Lumbago: The Lingering Low Back Pain You Just Can’t Seem to Shake

Everyone feels lower back pain once in a while. Perhaps you had to carry something heavy or twisted in a strange way, resulting in a sprain. This pain generally goes away after a few days with the help of an ice pack and pain medication, but what happens if it doesn’t? Persistent lower back pain is not something to ignore – it may be indicative of a more serious problem.

Mild to severe lower back pain is also called “lumbago,” and it can be difficult to manage and treat. Fortunately, with the help of an experienced professional like the ones at Advanced Spine and Posture in Las Vegas, NV, you may be able to identify the root of your pain and find ways to ease it, so you can get back to your everyday life.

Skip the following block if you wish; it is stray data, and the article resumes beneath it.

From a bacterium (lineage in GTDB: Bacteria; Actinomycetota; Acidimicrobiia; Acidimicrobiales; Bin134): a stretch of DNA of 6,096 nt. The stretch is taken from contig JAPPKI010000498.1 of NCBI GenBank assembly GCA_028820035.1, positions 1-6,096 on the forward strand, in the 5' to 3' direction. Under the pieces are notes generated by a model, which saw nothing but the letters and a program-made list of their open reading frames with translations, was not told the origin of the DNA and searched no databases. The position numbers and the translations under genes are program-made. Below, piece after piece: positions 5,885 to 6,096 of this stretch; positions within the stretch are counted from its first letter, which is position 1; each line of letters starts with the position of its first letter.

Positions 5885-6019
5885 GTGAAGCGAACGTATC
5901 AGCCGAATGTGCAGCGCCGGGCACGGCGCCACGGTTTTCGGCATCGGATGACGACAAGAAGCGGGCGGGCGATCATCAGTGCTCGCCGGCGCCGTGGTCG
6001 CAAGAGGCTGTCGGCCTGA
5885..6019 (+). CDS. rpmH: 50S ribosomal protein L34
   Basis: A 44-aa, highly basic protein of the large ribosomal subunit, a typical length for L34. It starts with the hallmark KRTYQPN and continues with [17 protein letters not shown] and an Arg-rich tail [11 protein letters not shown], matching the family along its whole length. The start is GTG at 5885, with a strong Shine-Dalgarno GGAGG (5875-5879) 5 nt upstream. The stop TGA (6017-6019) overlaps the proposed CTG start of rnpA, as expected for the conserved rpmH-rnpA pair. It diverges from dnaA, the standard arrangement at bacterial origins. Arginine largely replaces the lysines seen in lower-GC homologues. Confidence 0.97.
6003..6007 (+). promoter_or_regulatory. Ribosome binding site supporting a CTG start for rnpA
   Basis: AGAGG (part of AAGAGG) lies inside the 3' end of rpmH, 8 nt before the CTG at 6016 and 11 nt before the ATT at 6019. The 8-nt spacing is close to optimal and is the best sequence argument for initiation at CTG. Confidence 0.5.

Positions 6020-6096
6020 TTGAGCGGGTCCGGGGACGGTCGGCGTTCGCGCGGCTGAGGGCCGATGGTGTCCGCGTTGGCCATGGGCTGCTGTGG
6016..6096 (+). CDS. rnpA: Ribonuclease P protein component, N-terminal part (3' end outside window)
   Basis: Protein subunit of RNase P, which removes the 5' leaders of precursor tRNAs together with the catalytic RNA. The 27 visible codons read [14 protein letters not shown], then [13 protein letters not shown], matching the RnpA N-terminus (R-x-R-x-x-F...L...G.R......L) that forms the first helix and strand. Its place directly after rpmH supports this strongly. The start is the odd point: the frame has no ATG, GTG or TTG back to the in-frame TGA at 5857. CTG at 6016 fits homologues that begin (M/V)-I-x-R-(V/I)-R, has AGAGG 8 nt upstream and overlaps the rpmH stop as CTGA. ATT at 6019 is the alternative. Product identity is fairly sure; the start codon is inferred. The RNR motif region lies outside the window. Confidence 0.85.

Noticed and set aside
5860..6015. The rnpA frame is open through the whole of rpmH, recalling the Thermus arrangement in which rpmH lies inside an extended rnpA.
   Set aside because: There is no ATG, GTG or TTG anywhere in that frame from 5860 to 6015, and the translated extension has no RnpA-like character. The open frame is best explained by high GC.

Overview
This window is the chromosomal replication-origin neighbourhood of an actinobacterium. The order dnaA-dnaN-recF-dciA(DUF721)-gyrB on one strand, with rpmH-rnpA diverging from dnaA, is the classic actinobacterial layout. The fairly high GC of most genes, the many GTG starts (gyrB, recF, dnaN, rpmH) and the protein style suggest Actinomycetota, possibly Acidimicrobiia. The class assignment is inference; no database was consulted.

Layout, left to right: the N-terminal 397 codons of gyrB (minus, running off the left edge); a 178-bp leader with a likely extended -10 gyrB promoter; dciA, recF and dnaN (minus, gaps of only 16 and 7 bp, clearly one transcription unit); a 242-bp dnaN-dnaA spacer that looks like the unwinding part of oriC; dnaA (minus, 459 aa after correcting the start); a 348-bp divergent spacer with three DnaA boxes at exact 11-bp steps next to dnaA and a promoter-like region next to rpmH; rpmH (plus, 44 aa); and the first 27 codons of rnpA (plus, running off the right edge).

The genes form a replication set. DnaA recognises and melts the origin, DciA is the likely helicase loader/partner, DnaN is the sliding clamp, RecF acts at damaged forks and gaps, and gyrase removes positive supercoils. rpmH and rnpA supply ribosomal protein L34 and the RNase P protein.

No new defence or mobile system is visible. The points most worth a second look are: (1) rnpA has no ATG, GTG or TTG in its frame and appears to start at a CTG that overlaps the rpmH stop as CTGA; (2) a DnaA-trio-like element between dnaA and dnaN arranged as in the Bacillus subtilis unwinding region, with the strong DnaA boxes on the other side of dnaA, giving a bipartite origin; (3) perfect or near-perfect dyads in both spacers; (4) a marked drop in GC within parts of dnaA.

What exactly is lumbago?

Having a healthy lower back is important for your health – not only does the lower back help support your entire torso, it is also instrumental in free movement. However, there are a lot of bones, joints, muscles and connective tissues in and around your lumbar spine (lower back) that can get injured and cause pain.

The term “lumbago” covers a broad spectrum of pain, including chronic and acute pain, as well as who it affects, from young to senior patients. People who work very physical jobs and the elderly are at higher risk of lumbago because of the added pressure on their backs.

Lumbago may manifest in a few different symptoms, the most obvious being pain in the lower back. Your pain may also radiate to other areas, including the buttocks, groin, and legs, as well as produce tingling sensations in these areas. Your pain may last for just a short while, or be considered chronic, lasting longer than three months. It may also limit your movement, affect your posture or cause stiffness.

A few different types of lumbago exist. These categories and their symptoms help doctors understand what exactly is causing the pain.